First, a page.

What are prepositions?
Prepositions link nouns and pronouns to other words in a sentence. The words or phrases that prepositions introduce are called the objects. They also show the relationship of a noun or pronoun to another word in the sentence. Prepositions can help us show not just where something took place, but how and when it took place.
- Sam quickly swam across the river.
- The torch is in the handbag.
- We have been living in England since 1999.
- The traffic is heavy in the evenings.
- This market remains closed on Thursdays.
- The motorcycle is parked under the tree.
List of Commonly Used Preposition (Words)
|after||in front of|
|against||in place of|
|amid||in addition to|
Prepositions can be simple (at, on etc.), double (according to), phrasal (in place of) and compound (alongside).
Common Types of Prepositions
Some prepositions tell us about the place where something happens.
- Some children are playing in the playground.
- The boys are standing under the tree.
- They are hiding behind the bush.
- There is a lake beyond the fields.
- Mr James lives in an apartment below ours.
- The moon goes around the earth.
- She lives at 10 Manhattan road.
- The Eiffel Tower is in France.
Some prepositions are used to tell the time in a sentence.
- During the meeting, the Chairman gave the presentation.
- Sri Lanka won the tournament in 1983.
- Tracy will wait until tomorrow.
- Many people stay on for the vigil after the midnight mass.
- I visited Australia during the vacation.
- Peter had his lunch at two o’clock.
- The bank is closed between 1:00 and 1:30 P.M.
- Please send the mailing list by Monday.
Some prepositions tell us about the direction or where something is going.
- The cubs ran into the cave.
- It took us a long time to find our way through the maze.
- The bank is located towards the end of this road.
- There is a bridge across the stream.
- Mary walked up the stairs.
- Joseph bumped into Sofia.
- Sam kicked the ball over the fence.
- I am taking the mobile phone to the repair shop.
Some prepositions show us the relationship between a noun or pronoun and another word in a sentence.
- Many people travel by local train.
- Everyone was looking at her.
- This book is written by Ruskin Bond.
- The students are talking about the football match.
- My mother is fond of coffee.
- There is a horse in the playground.
- The donkey jumped off the fence.
- The dog is in the kennel.
Prepositions – Rules and Usage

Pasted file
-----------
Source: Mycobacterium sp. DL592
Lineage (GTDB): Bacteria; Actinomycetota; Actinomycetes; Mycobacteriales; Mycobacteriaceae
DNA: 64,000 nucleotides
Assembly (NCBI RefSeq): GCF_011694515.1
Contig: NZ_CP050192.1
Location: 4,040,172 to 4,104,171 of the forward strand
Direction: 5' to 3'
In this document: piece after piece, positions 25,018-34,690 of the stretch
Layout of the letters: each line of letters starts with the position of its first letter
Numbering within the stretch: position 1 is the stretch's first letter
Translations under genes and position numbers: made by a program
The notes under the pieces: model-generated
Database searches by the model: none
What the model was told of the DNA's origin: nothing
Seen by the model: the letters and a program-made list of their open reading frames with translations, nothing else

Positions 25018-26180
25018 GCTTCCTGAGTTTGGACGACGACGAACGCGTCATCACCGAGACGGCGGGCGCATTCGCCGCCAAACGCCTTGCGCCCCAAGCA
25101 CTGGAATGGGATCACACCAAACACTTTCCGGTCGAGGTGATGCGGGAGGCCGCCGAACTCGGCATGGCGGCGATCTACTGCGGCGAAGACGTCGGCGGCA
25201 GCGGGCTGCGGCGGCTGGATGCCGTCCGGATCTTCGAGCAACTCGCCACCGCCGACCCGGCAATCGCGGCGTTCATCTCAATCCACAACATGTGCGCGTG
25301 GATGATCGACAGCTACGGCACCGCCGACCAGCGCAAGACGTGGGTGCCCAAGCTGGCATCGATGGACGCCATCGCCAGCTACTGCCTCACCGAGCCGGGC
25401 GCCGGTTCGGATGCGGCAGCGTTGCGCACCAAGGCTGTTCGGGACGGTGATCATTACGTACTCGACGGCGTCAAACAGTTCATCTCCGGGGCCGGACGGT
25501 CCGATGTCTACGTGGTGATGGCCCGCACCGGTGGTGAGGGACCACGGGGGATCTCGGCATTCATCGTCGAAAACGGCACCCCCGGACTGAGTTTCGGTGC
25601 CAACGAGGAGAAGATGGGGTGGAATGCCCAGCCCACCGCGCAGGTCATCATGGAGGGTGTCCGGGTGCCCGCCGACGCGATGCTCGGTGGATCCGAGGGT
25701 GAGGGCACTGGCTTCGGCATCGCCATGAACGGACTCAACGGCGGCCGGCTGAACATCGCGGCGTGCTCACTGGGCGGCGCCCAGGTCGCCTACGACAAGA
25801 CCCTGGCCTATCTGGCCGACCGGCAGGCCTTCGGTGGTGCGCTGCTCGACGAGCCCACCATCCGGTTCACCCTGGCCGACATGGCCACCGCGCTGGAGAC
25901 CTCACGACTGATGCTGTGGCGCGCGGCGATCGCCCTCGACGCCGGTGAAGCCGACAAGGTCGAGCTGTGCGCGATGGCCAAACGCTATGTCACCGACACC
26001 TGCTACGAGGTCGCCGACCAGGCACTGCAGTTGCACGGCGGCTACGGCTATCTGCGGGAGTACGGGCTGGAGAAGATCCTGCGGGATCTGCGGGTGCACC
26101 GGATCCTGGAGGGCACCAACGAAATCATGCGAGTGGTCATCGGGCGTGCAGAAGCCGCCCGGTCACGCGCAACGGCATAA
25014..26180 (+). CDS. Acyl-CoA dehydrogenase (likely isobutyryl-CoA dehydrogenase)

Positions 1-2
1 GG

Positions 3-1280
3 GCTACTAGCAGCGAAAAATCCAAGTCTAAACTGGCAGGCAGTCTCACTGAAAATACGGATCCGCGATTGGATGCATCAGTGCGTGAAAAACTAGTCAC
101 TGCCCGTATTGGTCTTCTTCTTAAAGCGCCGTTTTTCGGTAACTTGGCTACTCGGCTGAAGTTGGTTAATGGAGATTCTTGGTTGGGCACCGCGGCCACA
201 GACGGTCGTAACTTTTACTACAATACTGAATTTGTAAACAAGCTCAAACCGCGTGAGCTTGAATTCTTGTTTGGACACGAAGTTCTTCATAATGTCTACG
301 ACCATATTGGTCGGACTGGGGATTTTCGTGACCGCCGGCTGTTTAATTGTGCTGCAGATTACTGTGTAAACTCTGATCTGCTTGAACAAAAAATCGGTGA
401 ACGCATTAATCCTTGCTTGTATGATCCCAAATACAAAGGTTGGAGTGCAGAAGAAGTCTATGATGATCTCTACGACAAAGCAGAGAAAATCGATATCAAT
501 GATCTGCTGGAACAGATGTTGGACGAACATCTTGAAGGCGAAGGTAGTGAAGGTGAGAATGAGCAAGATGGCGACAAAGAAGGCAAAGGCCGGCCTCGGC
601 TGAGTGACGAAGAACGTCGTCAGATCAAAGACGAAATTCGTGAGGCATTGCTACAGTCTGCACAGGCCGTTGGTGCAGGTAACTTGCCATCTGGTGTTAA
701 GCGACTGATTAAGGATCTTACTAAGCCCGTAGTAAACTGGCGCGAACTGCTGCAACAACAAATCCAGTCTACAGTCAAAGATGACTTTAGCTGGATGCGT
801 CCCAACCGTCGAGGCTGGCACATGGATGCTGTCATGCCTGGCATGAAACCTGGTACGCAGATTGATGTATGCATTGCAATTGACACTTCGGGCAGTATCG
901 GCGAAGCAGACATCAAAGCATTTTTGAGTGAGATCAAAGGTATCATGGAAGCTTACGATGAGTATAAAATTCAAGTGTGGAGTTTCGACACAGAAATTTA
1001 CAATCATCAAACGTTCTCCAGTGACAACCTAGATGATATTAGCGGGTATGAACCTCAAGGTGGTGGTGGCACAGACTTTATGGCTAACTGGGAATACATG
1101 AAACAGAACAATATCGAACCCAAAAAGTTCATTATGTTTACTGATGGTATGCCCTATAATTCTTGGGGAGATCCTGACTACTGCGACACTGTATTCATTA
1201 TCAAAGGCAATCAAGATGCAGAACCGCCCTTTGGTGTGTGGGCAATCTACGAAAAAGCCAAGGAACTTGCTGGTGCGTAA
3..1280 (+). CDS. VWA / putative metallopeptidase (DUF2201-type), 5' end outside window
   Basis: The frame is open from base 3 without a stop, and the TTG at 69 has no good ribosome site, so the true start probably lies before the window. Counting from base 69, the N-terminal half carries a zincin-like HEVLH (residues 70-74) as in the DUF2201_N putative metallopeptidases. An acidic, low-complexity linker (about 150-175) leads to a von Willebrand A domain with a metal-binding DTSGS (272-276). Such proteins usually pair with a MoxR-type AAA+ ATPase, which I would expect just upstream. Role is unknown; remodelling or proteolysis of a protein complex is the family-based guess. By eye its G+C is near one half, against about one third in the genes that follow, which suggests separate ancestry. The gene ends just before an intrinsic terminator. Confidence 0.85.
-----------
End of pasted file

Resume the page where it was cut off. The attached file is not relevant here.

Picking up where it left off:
Prepositions of place: at, in, on.
We use ‘at‘ before an address and ‘on‘ before the name of a road.
- The company has opened an office at 41 The Idioms Road, London.
- The bank is on Park Road.
We use ‘at‘ to talk about a place.
- I arrived at the New York Railway Station at 4:30 P.M.
- We met at the conference in Vancouver.
We use ‘on‘ to talk about a position.
- Is that my pen on the table?
- Please keep these jars on the top shelf.
We use ‘in‘ to talk about a position within a larger area.
- There has been a big disaster in California.
- She searched for the keys in her bag.
Prepositions of time: at, in, on.
We use ‘at‘ to denote an exact point of time.
- At 4 o’ clock.
- At 9:30 A.M.
- At midnight
- At midday
We use ‘at‘ to talk about short periods.
- We often play rugby at weekends.
- I’ll see you at Christmas.
We use ‘at‘ with mealtimes such as breakfast, lunch and dinner.
- You are cordially invited at lunch tomorrow.
- I will be meeting Meena at dinner.
We use ‘at‘ to denote place or direction.
- She studies at Oxford.
- He smiled at her.
We use ‘at‘ to denote state or condition.
- The plumber is at work.
- The country is at peace.
We use ‘in‘ when we talk about longer periods of time.
- In the year 1990, our town experienced a massive landslide.
- In the days that followed her operation, she was on a liquid diet.
We use ‘in‘ when we say how long something takes.
- He learned the programme ‘Oracle’ in just a month.
- He shall be arriving at the Amsterdam airport in an hour from now.
We use ‘in‘ with the pasts of the day such as morning, noon and evening.
- It was raining in the morning.
- He called up in the evening to say that he would be late for the party.
We use ‘on‘ when we talk about a particular day or date.
- I get my salary on the 5th of every month.
- It’s her birthday on the 9th of December.
The preposition ‘between‘ refers to two people or things. ‘Among‘ is used for three or more people or things.
- Divide the pizza between the two of you.
- Divide the money among the four groups.
‘Into‘ implies entrance or movement, ‘in‘ does not.
- The teacher walked into the classroom.
- The boss was waiting for his team in the conference room.
- Cut the cake into five pieces.
- She is sitting in the car.
‘On‘ is used to denote place.
- Keep the jug on the table.
- The painting hangs on the wall.
We use ‘on‘ to denote a state or condition.
- The inspector is on duty.
- Our boss is on holiday.